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DRAFT Inventory of U.S Greenhouse Gas Emissions and Sinks

2017_complete_report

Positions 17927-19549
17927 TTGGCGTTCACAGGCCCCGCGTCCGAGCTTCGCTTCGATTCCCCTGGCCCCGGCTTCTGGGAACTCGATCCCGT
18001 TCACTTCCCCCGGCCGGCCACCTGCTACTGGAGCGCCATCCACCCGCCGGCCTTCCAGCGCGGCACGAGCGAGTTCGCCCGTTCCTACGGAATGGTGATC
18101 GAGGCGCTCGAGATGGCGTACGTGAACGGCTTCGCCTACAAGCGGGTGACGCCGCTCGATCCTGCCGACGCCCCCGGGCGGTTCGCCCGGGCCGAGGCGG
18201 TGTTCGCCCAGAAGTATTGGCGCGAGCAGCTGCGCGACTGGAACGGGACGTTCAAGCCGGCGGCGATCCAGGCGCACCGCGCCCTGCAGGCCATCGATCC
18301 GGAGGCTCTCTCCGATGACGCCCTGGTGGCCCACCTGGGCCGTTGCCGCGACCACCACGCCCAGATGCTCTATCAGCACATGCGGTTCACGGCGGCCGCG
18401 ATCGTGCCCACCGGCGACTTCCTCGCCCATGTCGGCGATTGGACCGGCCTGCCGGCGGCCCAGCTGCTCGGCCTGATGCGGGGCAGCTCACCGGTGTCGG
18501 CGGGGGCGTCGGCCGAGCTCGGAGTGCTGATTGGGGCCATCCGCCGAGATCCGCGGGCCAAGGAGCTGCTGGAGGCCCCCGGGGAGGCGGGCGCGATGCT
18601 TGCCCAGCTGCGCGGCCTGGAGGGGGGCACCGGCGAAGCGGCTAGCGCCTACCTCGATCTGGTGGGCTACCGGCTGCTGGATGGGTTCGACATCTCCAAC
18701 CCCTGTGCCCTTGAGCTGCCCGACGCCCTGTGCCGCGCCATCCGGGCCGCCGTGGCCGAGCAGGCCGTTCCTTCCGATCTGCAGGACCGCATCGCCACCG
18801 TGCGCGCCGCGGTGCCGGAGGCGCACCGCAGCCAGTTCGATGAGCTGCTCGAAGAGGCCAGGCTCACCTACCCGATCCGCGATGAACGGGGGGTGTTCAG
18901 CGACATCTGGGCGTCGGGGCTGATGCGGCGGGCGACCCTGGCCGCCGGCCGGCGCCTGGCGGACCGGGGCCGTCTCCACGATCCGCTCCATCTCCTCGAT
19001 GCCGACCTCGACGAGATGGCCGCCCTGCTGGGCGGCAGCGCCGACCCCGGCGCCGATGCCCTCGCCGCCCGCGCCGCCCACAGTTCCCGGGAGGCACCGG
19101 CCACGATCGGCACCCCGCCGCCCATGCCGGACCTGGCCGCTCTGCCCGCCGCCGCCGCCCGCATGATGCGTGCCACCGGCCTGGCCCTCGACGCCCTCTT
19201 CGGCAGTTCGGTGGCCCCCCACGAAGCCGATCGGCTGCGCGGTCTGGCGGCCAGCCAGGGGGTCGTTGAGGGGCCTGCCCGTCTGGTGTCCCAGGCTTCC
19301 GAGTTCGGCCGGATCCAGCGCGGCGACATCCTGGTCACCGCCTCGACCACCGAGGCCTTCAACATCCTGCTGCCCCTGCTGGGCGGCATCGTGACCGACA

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1 2 3 4 5 6 7 8 9 10 11 12 13 14 15 As of 2004, the last remaining sulfate-process plant in the United States closed. Since annual TiO 2 production was not reported by USGS by the type of production process used (chloride or sulfate) prior to 2004 and only the percentage of total production capacity by process was reported, the percent of total TiO 2 production capacity that was attributed to the chloride process was multiplied by total TiO 2 production to estimate the amount of TiO 2 produced using the chloride process. Finally, the emission factor was applied uniformly to all chloride-process production, and no data were available to account for differences in production efficiency among chloride-process plants. In calculating the amount of petroleum coke consumed in chloride-process TiO 2 production, literature data were used for petroleum coke composition. Certain grades of petroleum coke are manufactured specifically for use in the TiO 2 chloride process; however, this composition information was not available. The results of the Approach 2 quantitative uncertainty analysis are summarized in Table 4-38. Titanium dioxide consumption CO 2 emissions from 2015 were estimated to be between 1.5 and 2.0 MMT CO 2 Eq. at the 95 percent confidence level. This indicates a range of approximately 12 percent below and 13 percent above the emission estimate of 1.8 MMT CO 2 Eq. Table 4-38: Approach 2 Quantitative Uncertainty Estimates for CO2 Emissions from Titanium Dioxide Production (MMT CO2 Eq. and Percent) Source Gas 2015 Emission Estimate Uncertainty Range Relative to Emission Estimate a (MMT CO2 Eq.) (MMT CO2 Eq.) (%) Lower Bound Upper Bound Lower Bound Upper Bound Titanium Dioxide Production CO2 1.8 1.5 2.0 -12% +13% a Range of emission estimates predicted by Monte Carlo Stochastic Simulation for a 95 percent confidence interval. 16 17 18 19 20 21 22 23 24 25 26 27 28 29 Methodological recalculations were applied to the entire time series to ensure consistency in emissions from 1990 through 2015. Details on the emission trends through time are described in more detail in the Methodology section, above. Recalculations Discussion Production data for 2014 was updated relative to the previous Inventory based on recently published data in the USGS 2016 Minerals Commodity Summaries: Titanium and Titanium Dioxide (USGS 2016). This resulted in a 4 percent decrease in 2014 CO 2 emissions from TiO 2 production relative to the previous report. Planned Improvements Planned improvements include researching the significance of titanium-slag production in electric furnaces and synthetic-rutile production using the Becher process in the United States. Significant use of these production processes will be included in future Inventory reports. This planned improvement is still in development by the EPA and is not included in this report. Pending available resources, EPA will also evaluate use of GHGRP data to improve category-specific QC consistent with both Volume 1, Chapter 6 of 2006 IPCC Guidelines and the latest IPCC guidance on the use of facility-level data in national inventories. 29 29 See . 4-40 DRAFT Inventory of U.S. Greenhouse Gas Emissions and Sinks: 1990–2015